Array Dependence Analysis

As part of the advanced compilers course semester project (at UIUC), we are starting to implement array dependence analysis for LLVM.
As of now we are considering GCD and Banerjee tests.

Any suggestion on features, tests and/or interface are welcome.

Our deadline is at the beginning of may so hopefully by then we will have a working prototype to submit.

Hi,

As part of the advanced compilers course semester project (at UIUC), we
are starting to implement array dependence analysis for LLVM.

I'm currently working on a similar project and hoping to finish it in
about two weeks. I am going to share the code when it's ready. I've
spent some time analyzing LLVM code for scientific and "ordinary"
programs to find out what is necessary to make the IR-level array
dependence analysis usable. I've designed techniques that I know will
work for chosen programs, but the general precision of the pass
implementation is still a mystery to me. If it appears acceptable, you
may find some concepts useful for your project. Otherwise, you'll at
least know what isn't useful:)

As for now, I'm focusing on the dependency analysis engine and publish
only a simplistic interface (it only allows to check whether a loop
carries a memory dependence). However, the engine is quite
self-contained and should be easy to attach to a different interface.
For instance, the engine will be able to find dependence direction
vectors for an instruction pair.

Any suggestion on features, tests and/or interface are welcome.

From my experience I can say it's essential to use a precise alias

analysis as the base for the array dependence analysis. Fortunately,
using Data Structure or Andersen's AA for the whole program can provide
really good results.

Also, on this list I was advised some time ago to look at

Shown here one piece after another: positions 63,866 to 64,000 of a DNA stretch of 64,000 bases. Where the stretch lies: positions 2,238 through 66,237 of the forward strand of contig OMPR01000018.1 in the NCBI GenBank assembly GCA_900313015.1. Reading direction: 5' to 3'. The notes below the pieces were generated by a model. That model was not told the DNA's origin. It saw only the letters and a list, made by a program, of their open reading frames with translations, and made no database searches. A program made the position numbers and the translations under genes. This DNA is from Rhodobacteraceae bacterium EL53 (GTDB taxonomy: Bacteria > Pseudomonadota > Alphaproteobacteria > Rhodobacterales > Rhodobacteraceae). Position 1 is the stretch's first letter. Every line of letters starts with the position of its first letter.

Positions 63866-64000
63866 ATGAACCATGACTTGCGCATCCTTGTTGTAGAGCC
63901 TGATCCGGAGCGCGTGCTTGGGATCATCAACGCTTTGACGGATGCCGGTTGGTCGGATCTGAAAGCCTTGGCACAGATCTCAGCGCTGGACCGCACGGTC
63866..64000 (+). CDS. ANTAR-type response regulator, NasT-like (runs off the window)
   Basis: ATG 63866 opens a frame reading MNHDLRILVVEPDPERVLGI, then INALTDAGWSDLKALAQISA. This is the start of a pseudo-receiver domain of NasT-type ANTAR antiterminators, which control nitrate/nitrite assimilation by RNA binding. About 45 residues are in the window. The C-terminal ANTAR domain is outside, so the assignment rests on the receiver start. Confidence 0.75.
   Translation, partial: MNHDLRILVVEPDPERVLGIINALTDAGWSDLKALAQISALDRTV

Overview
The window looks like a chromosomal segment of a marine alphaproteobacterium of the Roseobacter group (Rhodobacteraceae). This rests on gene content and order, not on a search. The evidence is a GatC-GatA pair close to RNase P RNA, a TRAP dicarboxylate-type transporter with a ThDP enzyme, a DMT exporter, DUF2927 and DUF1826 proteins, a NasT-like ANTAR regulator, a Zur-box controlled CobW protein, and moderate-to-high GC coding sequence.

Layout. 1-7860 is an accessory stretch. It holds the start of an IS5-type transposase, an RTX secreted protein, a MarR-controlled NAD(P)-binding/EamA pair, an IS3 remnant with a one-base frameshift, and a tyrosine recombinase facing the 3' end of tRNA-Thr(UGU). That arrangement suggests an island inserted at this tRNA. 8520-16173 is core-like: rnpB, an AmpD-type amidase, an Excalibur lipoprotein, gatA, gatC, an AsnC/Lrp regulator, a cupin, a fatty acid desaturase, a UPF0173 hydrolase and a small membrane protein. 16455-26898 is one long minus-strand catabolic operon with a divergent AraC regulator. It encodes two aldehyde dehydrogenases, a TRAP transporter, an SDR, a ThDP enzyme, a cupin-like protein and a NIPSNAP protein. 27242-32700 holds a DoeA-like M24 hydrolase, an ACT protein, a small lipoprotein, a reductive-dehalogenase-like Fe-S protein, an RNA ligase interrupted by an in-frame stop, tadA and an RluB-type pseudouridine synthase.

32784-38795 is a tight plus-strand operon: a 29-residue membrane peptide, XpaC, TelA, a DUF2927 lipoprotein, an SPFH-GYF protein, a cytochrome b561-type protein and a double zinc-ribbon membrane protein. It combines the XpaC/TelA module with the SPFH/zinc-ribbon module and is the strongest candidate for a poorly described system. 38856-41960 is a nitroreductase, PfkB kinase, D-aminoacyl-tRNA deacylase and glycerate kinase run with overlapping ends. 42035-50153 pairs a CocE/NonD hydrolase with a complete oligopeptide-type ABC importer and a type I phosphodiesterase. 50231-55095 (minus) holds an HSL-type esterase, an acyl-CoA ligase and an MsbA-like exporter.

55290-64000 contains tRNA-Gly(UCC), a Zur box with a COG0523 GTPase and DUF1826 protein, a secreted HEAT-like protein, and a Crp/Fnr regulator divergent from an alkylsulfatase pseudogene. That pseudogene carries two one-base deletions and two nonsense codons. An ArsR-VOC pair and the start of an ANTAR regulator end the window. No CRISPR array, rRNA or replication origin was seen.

the Omega test:
http://lists.cs.uiuc.edu/pipermail/llvmdev/2008-January/012185.html
Having taken a look at the Omega library interface I think it shouldn't
be a complex task to use it for dependence testing. I'm thinking of
adding it to my implementation in the future. It could probably replace
Banerjee test. If you're interested, I advise to use the version patched
by Jerry James: http://jjames.fedorapeople.org/omega/

Wojtek

As part of the advanced compilers course semester project (at UIUC), we
are starting to implement array dependence analysis for LLVM.

Great! This is something we've needed for a long time.

I'm currently working on a similar project and hoping to finish it in
about two weeks.

Cool! I think the most critical part of this is to get a good interface for dependence analysis. There are lots of interesting implementations that have various time/space tradeoffs.

For example, it would be great if Omega was available as an option, even if the compiler didn't use it by default. This argues for making dependence analysis implementations pluggable like alias analyses.

As for now, I'm focusing on the dependency analysis engine and publish
only a simplistic interface (it only allows to check whether a loop
carries a memory dependence). However, the engine is quite
self-contained and should be easy to attach to a different interface.
For instance, the engine will be able to find dependence direction
vectors for an instruction pair.